Trending Now – Earthquakes and Gumbo

Earthquakes in Oklahoma… what’s up with that? Weird. In other strange news, I was cold yesterday. It was 73 degrees and I was cold. Write that down: Game of the century, earthquakes in OK, and Laura was cold. I heard a rumor that old people get cold, but I am looking for a more reasonable explanation. The EotW, perhaps?

So, I did what most people do when they are cold and it’s “winter” I made gumbo. Except that instead of doing my usual M. Stewart version where I incubate the eggs to raise the chicken, grind my own sassafras file, and distill the water in hand-blown glass bottles in a solar contraption I built myself, I went all Paula Deen on it it.

It is the best gumbo I have ever made, and I didn’t chop a single onion or make a roux. It must have been magic, because there’s just no ‘splaining it. Kinda like LSU football. Now for the recipe:

Step 1. Go to LSU vs. NSU football game in September and stop at Poche’s in Breaux Bridge on the way home. Eat lunch and buy a bunch of fresh chaurice sausage. Put 3 links in a plastic storage bag by the designer of your choice and freeze.

Step 2: Wake up early one Saturday unable to get back to sleep because the Game of the Century is coming on at 7 pm!! Shiver your way to the freezer and pull out the frozen sausage to defrost. Take #1 son to basketball practice, search WalMart for replacement earphones that kids took to school and failed to return. Work out, and then at 10 am, realize that you are already too tired to cook a gumbo.

Step 3: Put your big girl britches on and go to grocery store anyway. Buy what passes for a plump hen, Richard’s tasso and pork sausage in the meat department. Close your eyes and hold your breath while passing the cookie dough and ice cream sections on the way to get bags of frozen chopped bell peppers, chopped onions and whole mini okras. Pray that you do not crash your buggy into anyone while dashing by the forbidden products.

Step 4: Sharpen the knife. Wonder where everyone went…. Skin chicken, cut up and boil in pot with salt, pepper, and sliced tasso. Brown the chaurice sausage and drain the fat. Eat several pieces of chaurice to ensure that it’s safe for the rest of the family. Think happy thoughts about one of your best friends who introduced you to Poches. You don’t call, because your psychic powers say he is hunting in an area with zero cell phone reception.

Step 5: Lie on the couch and check Facebook on iPhone. Say a quick prayer of thanksgiving that none of your main friends are Alabama fans. Or if they are, they are smart enough to keep that skeleton in the closet. Use feminine wiles to coerce your husband into deboning chicken and dumping out most, but not all of the water in the pot.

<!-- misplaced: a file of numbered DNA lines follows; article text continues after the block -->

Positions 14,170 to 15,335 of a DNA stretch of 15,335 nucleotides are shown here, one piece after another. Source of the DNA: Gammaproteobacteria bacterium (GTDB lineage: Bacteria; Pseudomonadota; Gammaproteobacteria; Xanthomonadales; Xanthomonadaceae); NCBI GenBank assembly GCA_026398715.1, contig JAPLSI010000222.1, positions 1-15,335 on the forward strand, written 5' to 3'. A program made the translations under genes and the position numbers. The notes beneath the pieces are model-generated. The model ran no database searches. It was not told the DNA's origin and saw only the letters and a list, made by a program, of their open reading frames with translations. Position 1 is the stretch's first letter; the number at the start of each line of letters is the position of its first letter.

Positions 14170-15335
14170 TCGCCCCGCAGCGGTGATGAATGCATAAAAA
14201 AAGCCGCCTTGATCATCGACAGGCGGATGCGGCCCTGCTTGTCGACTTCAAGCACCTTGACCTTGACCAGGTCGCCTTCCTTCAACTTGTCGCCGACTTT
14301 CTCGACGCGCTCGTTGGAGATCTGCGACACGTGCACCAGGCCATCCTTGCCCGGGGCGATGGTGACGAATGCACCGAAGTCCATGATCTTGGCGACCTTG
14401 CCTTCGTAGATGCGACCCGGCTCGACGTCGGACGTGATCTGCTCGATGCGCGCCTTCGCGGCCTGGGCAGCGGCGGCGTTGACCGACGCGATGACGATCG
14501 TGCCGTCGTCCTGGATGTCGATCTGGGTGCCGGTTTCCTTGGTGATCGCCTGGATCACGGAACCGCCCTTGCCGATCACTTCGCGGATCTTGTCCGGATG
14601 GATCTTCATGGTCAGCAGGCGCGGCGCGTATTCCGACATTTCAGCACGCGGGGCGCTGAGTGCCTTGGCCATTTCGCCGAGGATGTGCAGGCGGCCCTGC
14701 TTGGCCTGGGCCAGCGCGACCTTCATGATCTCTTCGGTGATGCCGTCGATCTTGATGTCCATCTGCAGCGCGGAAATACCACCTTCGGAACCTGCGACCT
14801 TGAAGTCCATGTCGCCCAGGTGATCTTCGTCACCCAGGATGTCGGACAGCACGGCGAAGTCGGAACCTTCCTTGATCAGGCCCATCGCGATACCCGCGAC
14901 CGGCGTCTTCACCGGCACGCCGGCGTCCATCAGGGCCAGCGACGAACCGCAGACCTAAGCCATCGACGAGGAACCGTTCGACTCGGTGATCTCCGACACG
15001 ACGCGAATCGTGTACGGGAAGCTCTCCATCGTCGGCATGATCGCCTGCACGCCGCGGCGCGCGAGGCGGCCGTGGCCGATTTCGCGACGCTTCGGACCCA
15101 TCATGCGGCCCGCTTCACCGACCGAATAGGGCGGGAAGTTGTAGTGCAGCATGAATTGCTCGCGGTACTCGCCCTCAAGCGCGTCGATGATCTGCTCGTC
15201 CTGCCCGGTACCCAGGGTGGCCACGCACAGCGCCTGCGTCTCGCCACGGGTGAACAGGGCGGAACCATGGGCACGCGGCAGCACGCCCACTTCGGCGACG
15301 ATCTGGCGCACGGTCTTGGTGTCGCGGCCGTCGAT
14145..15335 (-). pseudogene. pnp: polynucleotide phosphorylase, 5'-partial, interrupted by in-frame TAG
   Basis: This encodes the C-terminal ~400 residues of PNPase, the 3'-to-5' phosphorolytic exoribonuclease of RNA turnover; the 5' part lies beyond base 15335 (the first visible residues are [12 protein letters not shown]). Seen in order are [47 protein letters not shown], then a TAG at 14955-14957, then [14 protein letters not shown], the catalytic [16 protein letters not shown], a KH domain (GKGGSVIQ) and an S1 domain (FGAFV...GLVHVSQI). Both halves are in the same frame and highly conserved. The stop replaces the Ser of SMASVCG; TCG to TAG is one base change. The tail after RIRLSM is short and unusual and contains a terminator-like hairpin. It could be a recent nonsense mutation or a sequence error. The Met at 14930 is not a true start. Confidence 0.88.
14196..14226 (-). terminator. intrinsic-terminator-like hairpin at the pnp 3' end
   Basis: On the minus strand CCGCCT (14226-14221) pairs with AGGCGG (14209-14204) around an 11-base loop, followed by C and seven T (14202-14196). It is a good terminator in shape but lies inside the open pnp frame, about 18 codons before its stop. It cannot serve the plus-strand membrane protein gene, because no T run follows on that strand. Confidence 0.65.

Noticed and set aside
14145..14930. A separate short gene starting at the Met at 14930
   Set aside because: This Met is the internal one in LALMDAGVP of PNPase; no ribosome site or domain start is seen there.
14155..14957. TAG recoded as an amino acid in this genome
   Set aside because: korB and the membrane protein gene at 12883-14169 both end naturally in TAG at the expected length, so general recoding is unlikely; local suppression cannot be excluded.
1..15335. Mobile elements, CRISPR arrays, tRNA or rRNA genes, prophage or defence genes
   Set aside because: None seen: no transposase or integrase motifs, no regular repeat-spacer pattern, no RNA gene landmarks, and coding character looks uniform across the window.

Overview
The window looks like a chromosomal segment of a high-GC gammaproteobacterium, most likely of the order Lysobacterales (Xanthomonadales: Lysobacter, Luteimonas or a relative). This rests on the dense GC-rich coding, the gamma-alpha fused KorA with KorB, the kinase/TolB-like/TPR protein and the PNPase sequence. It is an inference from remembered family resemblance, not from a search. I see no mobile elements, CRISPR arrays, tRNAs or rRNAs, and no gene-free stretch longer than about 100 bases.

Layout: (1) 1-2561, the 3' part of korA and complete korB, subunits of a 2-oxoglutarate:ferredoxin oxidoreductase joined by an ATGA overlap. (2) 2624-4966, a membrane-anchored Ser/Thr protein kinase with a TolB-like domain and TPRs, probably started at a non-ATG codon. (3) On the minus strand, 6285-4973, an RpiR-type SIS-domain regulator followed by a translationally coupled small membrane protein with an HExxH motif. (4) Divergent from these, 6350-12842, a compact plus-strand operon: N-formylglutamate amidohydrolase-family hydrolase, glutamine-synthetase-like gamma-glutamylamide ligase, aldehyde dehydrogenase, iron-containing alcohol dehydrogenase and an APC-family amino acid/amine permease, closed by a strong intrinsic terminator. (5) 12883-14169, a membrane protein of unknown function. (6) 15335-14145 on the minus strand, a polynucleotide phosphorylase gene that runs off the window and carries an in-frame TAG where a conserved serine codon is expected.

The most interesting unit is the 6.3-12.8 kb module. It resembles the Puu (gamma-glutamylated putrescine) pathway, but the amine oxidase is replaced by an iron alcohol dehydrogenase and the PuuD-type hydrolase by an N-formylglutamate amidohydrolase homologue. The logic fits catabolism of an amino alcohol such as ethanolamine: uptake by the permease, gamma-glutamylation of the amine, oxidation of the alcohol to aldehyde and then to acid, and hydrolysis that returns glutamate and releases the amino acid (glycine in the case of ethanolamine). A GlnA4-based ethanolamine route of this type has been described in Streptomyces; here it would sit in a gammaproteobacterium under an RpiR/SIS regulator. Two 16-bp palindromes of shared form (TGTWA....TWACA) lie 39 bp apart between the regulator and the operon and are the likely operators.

Step 6. Add 1 can of chicken stock to pot. Then put the chicken, tasso and chaurice in. Since you inadvertently got “hot” pork sausage, put in fridge, not gumbo. Dump in the frozen onions, peppers, and okra. I used 2 cans of stewed tomatoes and also added about 6 to 8 cups of water.

Step 7: Spices!! Since I didn’t want to make a roux, I added a whole jar (about 4 oz) of file, some sage, oregano, 4 small bay leaves, more salt, more black pepper, and whatever else looked good from my spice drawer (see photo, right).

Step 8: Double check clock. The good news is that it only took an hour and a half to make a mighty rad gumbo. The bad news is that it was still a long way until kick off. And longer still until the game is over.

Magic! I pulled this gumbo out of my hat, just like LSU managed to get a win last night. Congrats to those of you who are running in the NYC marathon. Hooray for everybody!

About Laura Alford, PhD

I'm a recent graduate of LSU (PhD in Accounting). In addition to academic research, I also write fiction on Tuesday nights with the Asilomar Writers.
This entry was posted in cooking, family, football, gumbo, Louisiana, LSU, Sports and tagged , , , , . Bookmark the permalink.

2 Responses to Trending Now – Earthquakes and Gumbo

  1. Susan Sands says:

    Sounds like a “winning” pot of gumbeaux! I’ve found that egg incubation is rarely necessary, nor is a traditional roux. I also made a chicken/sausage easy-way-out gumbo with the “dry” roux yesterday after my time shivering in the cold–and it was in the sixties here, so much more legitimately cold than there. Love ‘dem Tigahs!

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